Xenia leader stepping down after 33 years

Credit: DaytonDailyNews

Xenia finance director retiring after 33 years

Credit: DaytonDailyNews

Improving the city of Xenia’s credit rating and dealing with budget shortfalls through the Great Recession are among the most rewarding and challenging moments Mark Bazelak highlighted from his career as the city’s finance director.

The 56-year-old was hired as a finance clerk in March 1984 after graduating from The Ohio State University and is set to retire after a 33-year career.

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Bazelak was paid $110,426 as an annual salary last year. City council members have appointed Assistant City Manager Ryan Duke to replace Bazelak, whose last day will be July 31.

Duke previously worked as Bazelak’s assistant from January 2008 to November 2014 when he accepted the assistant city manager position.

Bazelak, a 1979 Xenia High School graduate, was promoted to assistant finance director in October 1988 and served in that role until county commissioners appointed him to the head finance position in September 2004.

“I have been fortunate to work with many tremendous people over the years,” Bazelak said. “As I leave, there continue to be challenges to address, but Xenia is moving in a positive direction with the promise of endless possibilities.”

The city’s future is brighter in part because its bond rating was bumped up to AA- through the Standard & Poor credit agency, a change that city leaders credit to Bazelak’s financial management practices and policies.

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“As finance director, the thing I’m most proud of is the stewardship through the Great Recession,” Bazelak said. “We were facing significant challenges like other communities during that time. We were able to come up with a plan to work our way through that.”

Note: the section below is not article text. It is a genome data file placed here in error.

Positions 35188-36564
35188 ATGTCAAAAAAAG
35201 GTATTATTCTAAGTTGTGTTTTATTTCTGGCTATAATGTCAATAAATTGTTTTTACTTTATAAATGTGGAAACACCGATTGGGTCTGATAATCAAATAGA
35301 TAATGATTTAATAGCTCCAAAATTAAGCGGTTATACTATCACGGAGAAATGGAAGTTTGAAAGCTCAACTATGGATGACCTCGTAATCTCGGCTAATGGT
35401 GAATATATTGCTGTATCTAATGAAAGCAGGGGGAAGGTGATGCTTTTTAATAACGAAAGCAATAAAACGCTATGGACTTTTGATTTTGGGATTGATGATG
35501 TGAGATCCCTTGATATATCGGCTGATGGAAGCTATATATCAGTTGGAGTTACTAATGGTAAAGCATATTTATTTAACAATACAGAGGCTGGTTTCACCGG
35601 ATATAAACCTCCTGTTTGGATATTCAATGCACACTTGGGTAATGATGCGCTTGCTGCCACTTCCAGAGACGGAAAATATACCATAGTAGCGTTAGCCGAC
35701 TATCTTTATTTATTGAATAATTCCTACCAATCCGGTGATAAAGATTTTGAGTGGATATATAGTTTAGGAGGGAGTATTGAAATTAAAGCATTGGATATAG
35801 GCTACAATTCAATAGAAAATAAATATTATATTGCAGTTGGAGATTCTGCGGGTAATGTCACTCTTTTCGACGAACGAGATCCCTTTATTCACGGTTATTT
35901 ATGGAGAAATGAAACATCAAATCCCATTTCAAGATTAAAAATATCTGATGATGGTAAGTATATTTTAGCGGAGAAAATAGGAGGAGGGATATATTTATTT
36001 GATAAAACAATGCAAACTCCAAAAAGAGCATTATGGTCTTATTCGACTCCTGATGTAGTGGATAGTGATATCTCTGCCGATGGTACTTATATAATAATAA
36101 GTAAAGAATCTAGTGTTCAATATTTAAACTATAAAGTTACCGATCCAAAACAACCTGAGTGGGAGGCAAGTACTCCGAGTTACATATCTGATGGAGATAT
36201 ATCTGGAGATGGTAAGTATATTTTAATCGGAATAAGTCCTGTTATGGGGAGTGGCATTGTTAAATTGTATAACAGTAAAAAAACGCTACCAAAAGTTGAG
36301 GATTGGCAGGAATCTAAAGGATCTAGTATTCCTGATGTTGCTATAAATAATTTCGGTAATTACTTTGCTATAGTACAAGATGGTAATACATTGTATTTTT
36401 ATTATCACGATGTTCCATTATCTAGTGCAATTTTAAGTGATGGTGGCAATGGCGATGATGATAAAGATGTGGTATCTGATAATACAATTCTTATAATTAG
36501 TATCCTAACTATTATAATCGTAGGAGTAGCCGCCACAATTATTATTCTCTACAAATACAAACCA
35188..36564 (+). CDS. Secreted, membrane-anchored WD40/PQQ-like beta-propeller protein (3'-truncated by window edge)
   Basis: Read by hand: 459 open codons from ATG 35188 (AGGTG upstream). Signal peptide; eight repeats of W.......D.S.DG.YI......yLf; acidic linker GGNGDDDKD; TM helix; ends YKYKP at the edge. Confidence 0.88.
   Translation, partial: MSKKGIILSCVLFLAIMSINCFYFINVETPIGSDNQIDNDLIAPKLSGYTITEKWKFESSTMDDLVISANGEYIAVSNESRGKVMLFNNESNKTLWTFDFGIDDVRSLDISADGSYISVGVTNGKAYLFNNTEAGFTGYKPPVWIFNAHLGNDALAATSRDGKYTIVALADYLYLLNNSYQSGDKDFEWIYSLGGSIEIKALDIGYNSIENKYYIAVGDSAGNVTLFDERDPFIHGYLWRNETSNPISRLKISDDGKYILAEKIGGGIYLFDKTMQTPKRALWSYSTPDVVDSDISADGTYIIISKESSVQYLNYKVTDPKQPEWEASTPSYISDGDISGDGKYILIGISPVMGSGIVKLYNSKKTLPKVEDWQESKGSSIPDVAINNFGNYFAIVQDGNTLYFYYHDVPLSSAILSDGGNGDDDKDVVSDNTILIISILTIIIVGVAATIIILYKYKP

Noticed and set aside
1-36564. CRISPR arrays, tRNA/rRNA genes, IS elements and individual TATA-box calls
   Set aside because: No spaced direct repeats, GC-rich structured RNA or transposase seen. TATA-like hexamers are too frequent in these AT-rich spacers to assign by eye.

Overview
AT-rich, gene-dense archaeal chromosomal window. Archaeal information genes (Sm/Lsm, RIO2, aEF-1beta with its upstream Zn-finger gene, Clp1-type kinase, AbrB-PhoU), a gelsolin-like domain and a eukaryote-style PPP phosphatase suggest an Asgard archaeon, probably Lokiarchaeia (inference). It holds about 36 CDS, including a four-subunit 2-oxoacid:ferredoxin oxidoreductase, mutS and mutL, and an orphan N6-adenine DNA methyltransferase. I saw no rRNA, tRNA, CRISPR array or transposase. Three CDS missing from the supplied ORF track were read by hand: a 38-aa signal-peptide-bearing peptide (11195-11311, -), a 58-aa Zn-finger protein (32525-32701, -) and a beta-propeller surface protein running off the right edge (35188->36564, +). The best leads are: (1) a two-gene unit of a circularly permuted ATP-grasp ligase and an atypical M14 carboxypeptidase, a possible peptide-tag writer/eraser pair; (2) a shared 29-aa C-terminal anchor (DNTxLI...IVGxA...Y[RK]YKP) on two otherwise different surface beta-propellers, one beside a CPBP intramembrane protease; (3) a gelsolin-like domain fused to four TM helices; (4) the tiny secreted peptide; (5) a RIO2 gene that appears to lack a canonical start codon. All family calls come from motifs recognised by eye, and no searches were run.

The plan was to go to the taxpayers to approve a half-percent income tax hike, which voters approved in November 2010. Before that, voters in Xenia hadn’t approved a similar tax increase since 1991.

That levy results in $2.5 million in annual revenue for the city, which splits the revenue between operations and capital improvements.

“Ultimately, we were able to make the case to our citizens, which enabled us to maintain public safety services and investments for the future,” Bazelak said.

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Xenia’s annual budget to support city services last year was $17.6 million, and there was a positive cash flow carried over to this year of about $800,000. Bazelak said he’s anticipating another positive cash flow carry over into 2018, barring any changes to state funding or other unexpected revenue losses.

Xenia City Council President Mike Engle said in a prepared statement that the city has been “fortunate to have been in the hands of such a seasoned fiscal manager and director.”

“His rational fiscal stewardship and stellar performance in the finance department for more than 33 years served the taxpayers of Xenia well,” Engle’s statement reads.